3. Do you have the resources and budget to allocate internally, externally, or a combination?
  4. How are you going to get the word out and which channels will be used?

The possibilities of mobile marketing are greater than most people think. They extend to feature phones, smart phones, iPads, tablets, play stations, iTouch, e-books, GPS devices and other gaming devices. Essentially any device that relies on Wi-Fi or an Internet connection is considered mobile, including Bluetooth and Radio Frequency Identification (RFI). Remember of one of the most famous scenes in Minority Report, when Tom Cruise’s character runs through the mall and all of the advertisements start delivering personalized messages?

Mobile marketing is not unlike other marketing strategies. It requires a commitment, best practices, due diligence of competitors, industry experience, digital know how and its own strategy to successfully achieve a business’ goals.  Fundamentally, 5 key factors contribute to a mobile campaign’s effectiveness:

  1. Who is your target audience? There’s no such thing as too much knowledge.
  2. “What Is In It For Me” from the consumer perspective? Your value proposition and benefit must be on point to drive results.
  3. What are your specific objectives and how will success be measured?
  4. Do you have the resources and budget to allocate internally, externally, or a combination?
  5. How are you going to get the word out and which channels will be used?

Mobile marketing might not be rocket science, but there’s a lot to consider:  team collaboration, regulation compliance and device adaptability. . Trade associations – such as the Mobile Marketing Association, CTIA –The Wireless Association  and the Groupe Speciale Mobile Association can help provide useful information.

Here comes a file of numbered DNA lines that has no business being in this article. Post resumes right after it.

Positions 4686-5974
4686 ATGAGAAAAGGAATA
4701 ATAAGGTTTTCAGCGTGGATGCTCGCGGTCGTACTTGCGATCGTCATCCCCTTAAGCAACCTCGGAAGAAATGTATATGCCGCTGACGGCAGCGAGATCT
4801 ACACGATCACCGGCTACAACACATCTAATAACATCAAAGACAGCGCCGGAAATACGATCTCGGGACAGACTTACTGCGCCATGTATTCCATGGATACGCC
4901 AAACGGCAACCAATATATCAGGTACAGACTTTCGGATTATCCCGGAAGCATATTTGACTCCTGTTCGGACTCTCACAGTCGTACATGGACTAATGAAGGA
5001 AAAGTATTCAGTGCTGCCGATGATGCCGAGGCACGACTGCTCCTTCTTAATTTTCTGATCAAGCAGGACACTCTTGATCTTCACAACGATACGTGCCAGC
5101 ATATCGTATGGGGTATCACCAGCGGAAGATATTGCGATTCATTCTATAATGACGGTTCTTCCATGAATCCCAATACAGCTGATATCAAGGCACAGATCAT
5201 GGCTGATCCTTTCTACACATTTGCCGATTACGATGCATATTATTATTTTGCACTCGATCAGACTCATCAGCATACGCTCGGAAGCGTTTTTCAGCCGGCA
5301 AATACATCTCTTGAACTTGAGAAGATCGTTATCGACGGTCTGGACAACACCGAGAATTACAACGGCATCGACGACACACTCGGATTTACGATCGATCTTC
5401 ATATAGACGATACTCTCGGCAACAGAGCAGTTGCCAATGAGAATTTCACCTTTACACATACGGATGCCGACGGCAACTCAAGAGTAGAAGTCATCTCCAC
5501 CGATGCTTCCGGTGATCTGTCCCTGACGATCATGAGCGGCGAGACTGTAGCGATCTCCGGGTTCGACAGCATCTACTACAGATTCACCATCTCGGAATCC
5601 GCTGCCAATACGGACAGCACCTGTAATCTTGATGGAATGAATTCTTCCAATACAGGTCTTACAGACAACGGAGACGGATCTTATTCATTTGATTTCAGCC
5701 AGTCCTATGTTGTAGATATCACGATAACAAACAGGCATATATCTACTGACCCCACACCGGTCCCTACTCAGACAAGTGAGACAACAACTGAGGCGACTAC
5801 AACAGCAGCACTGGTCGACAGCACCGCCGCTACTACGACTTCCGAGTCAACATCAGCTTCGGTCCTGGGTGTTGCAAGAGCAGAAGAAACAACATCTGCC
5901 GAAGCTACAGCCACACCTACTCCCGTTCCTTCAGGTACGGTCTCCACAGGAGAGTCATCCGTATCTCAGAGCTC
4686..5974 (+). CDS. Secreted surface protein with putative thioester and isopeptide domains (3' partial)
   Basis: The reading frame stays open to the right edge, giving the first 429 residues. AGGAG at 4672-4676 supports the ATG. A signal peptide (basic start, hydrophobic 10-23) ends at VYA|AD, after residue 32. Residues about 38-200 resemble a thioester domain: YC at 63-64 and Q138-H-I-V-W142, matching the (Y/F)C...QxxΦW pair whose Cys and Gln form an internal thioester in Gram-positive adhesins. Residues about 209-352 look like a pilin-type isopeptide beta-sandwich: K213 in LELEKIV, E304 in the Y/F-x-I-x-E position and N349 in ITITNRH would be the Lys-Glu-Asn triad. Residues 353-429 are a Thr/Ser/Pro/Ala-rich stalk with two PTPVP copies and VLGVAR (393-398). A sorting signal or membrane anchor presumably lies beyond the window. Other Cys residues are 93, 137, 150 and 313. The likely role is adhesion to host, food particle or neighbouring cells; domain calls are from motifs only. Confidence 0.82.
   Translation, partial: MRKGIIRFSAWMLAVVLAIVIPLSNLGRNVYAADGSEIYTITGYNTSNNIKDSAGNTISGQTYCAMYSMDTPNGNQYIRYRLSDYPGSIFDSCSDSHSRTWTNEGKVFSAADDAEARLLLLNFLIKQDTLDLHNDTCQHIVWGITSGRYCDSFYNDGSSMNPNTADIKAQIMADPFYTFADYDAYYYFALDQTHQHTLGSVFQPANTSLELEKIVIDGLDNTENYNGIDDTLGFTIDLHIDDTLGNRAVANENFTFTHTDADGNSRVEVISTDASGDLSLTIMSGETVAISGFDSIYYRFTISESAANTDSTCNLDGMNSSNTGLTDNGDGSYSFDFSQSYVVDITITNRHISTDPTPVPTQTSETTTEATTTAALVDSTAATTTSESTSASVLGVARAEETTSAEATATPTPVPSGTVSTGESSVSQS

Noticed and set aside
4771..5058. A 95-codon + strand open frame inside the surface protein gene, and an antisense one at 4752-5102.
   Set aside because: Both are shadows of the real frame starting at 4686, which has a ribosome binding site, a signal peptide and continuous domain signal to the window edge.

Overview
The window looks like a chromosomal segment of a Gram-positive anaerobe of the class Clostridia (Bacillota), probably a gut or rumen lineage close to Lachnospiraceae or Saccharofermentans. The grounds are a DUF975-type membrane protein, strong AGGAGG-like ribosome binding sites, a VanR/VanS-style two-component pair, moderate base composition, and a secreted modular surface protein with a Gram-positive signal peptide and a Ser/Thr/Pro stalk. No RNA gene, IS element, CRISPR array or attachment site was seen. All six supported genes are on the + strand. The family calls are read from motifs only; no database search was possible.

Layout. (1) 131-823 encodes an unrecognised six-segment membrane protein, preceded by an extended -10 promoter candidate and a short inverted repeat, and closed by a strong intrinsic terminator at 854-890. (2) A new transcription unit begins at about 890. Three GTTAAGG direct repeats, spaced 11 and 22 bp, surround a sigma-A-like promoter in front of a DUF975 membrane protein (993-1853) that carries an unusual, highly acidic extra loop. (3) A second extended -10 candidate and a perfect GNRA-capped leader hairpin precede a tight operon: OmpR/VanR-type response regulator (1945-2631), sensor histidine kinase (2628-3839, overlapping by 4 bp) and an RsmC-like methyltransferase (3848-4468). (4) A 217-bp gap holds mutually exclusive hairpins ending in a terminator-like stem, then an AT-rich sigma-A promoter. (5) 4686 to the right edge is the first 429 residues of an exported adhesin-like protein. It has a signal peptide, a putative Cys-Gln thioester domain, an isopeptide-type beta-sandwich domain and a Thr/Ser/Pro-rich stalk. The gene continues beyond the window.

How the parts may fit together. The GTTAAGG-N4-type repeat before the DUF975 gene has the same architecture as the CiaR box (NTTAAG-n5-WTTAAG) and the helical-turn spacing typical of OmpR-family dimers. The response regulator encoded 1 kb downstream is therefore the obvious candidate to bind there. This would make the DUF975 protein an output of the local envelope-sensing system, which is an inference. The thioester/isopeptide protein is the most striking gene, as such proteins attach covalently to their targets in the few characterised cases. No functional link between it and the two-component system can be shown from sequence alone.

While the sheer reach and the ability to engage someone on their mobile device is beneficial, mobile marketing also touches many diverse areas. Location based marketing allows businesses to support special promotions, reward customer loyalty and offer free items. Short Messaging Service (SMS) or text marketing offers businesses the opportunities to give consumers coupons, encourage conversation through quizzes, or, collect information through polls or surveys. Multimedia Messaging Services (MMS) let businesses deliver audio, animations and videos direct to consumer, again on their mobile devices.

The bottom line?

Mobile marketing can help businesses attract new prospects, re-engage former customers, reward repeat customers, foster customer loyalty and differentiate a company from its competition. While big names are going mobile – Jimmy Choo, Justin Timberlake, President Barack Obama are just a few –  mobile can also be affordable and effective for Small and Medium-sized Businesses (SMBs).  As the industry grows, so will the number of agencies, consultants, providers and experts, who can help guide marketers and businesses through the mobile evolution. 

Learn more at  our new mobile-friendly, responsive website: www.christinamotley.com